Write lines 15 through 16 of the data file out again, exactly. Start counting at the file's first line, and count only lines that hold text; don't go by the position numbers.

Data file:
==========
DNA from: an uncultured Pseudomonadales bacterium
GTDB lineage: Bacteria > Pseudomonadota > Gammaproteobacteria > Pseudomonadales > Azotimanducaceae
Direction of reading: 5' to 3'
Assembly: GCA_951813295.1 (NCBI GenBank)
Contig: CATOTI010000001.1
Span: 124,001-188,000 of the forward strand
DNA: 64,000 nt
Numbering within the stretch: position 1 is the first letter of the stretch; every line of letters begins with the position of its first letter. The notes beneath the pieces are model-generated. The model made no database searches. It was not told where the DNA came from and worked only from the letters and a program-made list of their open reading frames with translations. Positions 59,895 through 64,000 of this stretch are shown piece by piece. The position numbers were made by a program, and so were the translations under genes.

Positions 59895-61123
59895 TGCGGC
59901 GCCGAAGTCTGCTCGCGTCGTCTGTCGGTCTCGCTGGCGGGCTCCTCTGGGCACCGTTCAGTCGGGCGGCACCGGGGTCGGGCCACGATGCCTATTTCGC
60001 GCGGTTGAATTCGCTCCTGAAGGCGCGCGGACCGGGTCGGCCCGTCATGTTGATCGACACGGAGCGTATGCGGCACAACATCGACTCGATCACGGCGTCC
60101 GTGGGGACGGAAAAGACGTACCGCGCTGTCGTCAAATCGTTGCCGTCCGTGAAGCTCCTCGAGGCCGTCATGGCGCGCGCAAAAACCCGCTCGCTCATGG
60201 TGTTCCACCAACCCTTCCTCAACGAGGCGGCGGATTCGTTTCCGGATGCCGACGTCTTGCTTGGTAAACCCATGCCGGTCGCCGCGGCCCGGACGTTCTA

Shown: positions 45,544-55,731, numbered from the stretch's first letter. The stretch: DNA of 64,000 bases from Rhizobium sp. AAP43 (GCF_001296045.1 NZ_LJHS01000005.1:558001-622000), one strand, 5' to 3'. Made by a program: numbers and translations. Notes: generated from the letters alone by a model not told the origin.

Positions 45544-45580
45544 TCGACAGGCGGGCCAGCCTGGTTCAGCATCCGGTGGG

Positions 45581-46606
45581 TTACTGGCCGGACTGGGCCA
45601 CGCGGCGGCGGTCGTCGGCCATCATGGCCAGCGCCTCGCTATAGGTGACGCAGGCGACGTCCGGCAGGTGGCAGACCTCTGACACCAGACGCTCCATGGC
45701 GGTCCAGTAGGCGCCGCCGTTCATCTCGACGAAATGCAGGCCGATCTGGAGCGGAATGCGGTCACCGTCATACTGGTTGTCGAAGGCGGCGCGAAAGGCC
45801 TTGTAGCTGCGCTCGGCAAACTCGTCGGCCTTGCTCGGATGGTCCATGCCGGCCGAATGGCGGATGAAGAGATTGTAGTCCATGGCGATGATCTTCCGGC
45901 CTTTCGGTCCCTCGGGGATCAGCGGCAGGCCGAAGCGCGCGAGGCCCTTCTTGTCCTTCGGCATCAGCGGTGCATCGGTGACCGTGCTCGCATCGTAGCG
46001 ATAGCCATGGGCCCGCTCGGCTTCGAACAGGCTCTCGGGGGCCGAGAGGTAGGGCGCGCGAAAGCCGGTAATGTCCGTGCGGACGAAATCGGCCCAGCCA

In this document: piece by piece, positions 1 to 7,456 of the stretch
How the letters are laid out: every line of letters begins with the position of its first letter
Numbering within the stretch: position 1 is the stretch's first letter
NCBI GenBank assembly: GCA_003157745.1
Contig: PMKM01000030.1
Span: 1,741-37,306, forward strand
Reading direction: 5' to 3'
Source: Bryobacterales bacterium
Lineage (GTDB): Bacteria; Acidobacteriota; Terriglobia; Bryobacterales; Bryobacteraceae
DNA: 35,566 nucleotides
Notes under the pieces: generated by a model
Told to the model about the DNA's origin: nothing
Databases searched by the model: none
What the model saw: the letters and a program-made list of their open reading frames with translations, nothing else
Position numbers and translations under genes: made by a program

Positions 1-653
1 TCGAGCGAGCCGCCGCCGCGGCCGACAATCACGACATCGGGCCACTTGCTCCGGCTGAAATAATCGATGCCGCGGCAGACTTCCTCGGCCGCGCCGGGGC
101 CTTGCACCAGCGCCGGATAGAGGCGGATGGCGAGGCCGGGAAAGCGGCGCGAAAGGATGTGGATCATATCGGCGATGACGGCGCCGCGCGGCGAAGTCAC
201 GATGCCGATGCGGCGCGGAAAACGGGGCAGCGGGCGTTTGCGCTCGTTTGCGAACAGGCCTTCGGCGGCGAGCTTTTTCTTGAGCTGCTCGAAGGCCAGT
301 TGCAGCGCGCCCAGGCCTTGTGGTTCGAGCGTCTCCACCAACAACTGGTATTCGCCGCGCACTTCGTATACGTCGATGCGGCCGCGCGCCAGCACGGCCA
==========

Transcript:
Shown: positions 45,544-55,731, numbered from the stretch's first letter. The stretch: DNA of 64,000 bases from Rhizobium sp. AAP43 (GCF_001296045.1 NZ_LJHS01000005.1:558001-622000), one strand, 5' to 3'. Made by a program: numbers and translations. Notes: generated from the letters alone by a model not told the origin.

Positions 45544-45580